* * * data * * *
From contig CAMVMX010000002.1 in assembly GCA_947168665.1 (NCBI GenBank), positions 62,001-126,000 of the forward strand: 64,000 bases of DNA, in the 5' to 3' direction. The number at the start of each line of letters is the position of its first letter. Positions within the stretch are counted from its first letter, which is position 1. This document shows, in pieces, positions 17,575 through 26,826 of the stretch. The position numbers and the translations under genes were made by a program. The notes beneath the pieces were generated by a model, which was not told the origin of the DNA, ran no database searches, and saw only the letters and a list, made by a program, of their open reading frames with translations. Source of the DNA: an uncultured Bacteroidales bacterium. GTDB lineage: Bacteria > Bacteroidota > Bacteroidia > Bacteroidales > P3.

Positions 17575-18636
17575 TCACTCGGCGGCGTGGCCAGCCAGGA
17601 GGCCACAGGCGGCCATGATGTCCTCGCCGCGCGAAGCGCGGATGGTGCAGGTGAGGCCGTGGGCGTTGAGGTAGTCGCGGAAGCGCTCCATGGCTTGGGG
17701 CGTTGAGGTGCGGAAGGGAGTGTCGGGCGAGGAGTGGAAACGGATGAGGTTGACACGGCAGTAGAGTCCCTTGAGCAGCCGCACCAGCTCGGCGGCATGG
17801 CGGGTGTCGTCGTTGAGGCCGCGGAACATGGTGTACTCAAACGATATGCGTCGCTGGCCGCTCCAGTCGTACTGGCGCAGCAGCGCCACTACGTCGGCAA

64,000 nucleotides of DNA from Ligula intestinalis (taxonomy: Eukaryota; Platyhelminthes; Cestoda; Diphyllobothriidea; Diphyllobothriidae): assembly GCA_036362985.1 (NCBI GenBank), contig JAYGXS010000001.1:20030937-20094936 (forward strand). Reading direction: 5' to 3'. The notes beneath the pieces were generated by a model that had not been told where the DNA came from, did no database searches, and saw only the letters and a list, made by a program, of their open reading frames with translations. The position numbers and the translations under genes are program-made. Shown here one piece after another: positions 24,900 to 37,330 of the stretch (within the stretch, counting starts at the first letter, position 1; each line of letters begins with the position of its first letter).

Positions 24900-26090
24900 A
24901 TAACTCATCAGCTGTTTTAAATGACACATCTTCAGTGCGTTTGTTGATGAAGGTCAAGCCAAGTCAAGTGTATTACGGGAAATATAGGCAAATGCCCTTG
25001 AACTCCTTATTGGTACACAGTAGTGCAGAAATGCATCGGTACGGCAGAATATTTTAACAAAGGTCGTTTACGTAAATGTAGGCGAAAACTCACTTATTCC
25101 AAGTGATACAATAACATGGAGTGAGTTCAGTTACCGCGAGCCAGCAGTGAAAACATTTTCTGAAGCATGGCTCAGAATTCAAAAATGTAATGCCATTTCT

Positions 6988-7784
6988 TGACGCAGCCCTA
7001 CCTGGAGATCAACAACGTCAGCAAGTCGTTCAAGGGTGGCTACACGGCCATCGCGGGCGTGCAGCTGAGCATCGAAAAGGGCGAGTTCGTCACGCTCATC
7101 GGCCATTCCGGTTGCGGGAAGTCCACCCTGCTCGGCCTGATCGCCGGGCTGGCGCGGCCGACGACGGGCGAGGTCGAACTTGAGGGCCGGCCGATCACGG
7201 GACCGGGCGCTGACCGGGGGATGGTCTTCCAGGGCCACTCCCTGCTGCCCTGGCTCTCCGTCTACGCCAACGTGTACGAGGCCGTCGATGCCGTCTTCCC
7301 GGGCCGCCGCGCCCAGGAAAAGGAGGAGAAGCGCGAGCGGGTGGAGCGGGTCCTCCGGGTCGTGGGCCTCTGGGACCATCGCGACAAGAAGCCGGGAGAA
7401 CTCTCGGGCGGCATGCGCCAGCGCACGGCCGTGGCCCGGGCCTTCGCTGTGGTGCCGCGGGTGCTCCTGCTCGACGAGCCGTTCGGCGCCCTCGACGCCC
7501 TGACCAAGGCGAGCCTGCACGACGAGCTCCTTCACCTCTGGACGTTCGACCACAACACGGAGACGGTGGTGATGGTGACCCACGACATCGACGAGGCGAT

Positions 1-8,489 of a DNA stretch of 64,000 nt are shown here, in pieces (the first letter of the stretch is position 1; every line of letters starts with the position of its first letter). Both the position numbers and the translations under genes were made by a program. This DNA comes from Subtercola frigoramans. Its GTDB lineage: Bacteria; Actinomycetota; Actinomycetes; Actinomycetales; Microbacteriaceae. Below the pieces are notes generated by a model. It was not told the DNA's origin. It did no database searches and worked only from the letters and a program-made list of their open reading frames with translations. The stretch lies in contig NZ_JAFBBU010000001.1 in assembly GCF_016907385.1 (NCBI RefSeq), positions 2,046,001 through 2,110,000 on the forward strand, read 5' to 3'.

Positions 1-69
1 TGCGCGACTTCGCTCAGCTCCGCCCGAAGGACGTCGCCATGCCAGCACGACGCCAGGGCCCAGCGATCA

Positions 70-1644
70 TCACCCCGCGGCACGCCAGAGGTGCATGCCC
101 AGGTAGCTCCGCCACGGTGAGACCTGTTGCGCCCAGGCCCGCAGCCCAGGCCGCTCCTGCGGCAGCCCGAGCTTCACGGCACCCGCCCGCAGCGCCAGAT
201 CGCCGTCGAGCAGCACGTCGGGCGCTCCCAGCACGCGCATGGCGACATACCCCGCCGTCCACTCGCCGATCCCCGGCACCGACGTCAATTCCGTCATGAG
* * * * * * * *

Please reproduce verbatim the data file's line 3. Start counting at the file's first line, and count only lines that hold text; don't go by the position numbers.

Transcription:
17575 TCACTCGGCGGCGTGGCCAGCCAGGA